World AIDS Day
Today is World AIDS Day and Former President George W. Bush took the opportunity in Tanzania to discuss the work of the Pink Ribbon-Red Ribbon initiative for breast and cervical cancer in developing nations. Susan G. Komen for the Cure, the State Department, UNAIDS and the George W. Bush Institute announced the Pink Ribbon-Red Ribbon initiative in September, with a goal of using existing platforms for AIDS screening to include cervical and breast cancer education and screening.
For today’s activities in Tanzania, Komen executive vice president and Chief Marketing Officer Katrina McGhee joined a delegation touring the Tanzania Cancer Hospital and attended a satellite event that included President Obama, former President Bill Clinton, Bono and other world health leaders and activists. Mr. Bush said that we cannot let a woman survive AIDS only to die of cancer and recognized Komen for our work as a partner.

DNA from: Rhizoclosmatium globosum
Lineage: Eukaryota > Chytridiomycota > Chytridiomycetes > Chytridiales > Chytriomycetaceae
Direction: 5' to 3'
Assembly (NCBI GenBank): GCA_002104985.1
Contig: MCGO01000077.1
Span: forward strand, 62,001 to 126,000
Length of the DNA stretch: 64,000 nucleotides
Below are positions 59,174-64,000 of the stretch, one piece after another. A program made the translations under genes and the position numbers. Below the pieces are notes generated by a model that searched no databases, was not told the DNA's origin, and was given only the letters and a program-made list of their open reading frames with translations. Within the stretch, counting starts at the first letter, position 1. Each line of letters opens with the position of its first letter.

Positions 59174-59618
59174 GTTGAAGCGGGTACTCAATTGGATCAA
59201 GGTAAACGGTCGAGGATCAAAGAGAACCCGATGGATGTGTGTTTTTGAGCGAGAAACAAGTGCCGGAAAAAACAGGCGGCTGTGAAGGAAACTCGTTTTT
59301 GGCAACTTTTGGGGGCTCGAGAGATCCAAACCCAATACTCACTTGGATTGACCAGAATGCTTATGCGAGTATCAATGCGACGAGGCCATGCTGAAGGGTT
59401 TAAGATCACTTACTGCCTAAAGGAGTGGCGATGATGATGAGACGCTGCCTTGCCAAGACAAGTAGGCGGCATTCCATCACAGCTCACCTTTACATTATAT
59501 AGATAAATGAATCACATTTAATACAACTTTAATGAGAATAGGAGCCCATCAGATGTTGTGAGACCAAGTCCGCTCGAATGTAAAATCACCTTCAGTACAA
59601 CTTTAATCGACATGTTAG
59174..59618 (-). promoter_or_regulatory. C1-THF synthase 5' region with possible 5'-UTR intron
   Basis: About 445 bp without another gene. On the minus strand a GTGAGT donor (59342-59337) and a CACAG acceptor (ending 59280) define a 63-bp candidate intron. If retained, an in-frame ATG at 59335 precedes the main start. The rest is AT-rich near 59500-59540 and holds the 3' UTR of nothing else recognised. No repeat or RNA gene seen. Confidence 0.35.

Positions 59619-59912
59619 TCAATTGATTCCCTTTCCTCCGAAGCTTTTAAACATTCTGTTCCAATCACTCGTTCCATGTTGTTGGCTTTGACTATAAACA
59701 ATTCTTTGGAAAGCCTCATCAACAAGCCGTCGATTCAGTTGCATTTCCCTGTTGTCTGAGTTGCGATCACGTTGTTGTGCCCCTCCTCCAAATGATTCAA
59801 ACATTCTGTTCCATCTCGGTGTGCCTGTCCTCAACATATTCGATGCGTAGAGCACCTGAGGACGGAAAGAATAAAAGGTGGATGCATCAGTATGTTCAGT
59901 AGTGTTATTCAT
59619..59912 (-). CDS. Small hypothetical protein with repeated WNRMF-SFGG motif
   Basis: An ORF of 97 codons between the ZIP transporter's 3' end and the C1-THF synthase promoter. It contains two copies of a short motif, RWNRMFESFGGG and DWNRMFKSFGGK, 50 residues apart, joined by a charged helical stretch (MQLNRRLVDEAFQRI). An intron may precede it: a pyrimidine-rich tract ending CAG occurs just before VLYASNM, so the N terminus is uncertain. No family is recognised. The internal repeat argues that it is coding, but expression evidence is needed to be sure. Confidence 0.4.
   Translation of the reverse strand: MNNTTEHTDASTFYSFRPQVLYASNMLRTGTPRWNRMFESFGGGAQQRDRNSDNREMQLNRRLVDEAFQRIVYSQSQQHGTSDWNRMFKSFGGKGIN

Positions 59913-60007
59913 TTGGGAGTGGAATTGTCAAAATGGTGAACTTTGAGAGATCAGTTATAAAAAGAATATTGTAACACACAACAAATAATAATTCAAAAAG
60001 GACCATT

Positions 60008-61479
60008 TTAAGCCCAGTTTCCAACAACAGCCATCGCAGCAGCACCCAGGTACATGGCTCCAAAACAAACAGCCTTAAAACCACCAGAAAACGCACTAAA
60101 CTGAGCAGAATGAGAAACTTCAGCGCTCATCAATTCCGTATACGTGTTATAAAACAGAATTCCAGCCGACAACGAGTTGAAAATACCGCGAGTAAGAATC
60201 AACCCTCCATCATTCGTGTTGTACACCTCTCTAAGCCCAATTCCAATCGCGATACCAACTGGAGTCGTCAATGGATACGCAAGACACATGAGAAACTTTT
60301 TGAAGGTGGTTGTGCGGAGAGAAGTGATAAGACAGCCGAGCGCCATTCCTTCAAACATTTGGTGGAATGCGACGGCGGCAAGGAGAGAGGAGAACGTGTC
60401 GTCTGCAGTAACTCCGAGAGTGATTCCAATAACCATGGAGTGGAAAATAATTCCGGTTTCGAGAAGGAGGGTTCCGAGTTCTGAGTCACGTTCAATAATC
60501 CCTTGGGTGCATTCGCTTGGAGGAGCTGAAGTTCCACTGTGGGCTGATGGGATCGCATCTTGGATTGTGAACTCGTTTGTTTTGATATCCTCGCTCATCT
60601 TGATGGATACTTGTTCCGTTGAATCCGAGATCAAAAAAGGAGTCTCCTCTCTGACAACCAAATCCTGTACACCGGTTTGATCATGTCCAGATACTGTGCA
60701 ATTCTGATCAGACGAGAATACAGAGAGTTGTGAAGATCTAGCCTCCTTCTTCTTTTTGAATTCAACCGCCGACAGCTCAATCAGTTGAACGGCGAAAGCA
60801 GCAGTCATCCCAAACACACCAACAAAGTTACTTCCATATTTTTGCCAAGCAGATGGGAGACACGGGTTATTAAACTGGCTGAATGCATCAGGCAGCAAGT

About the author
Nancy G. Brinker promised her dying sister, Susan G. Komen, she would do everything in her power to end breast cancer forever. In 1982, that promise became Susan G. Komen and launched the global breast cancer movement. Today, Komen is the world’s largest grassroots network of breast cancer survivors and activists fighting to save lives, empower people, ensure quality care for all and energize science to find the cures. Thanks to events like the Komen Race for the Cure®, we have invested more than $1.9 billion to fulfill our promise, becoming the largest source of nonprofit funds dedicated to the fight against breast cancer in the world.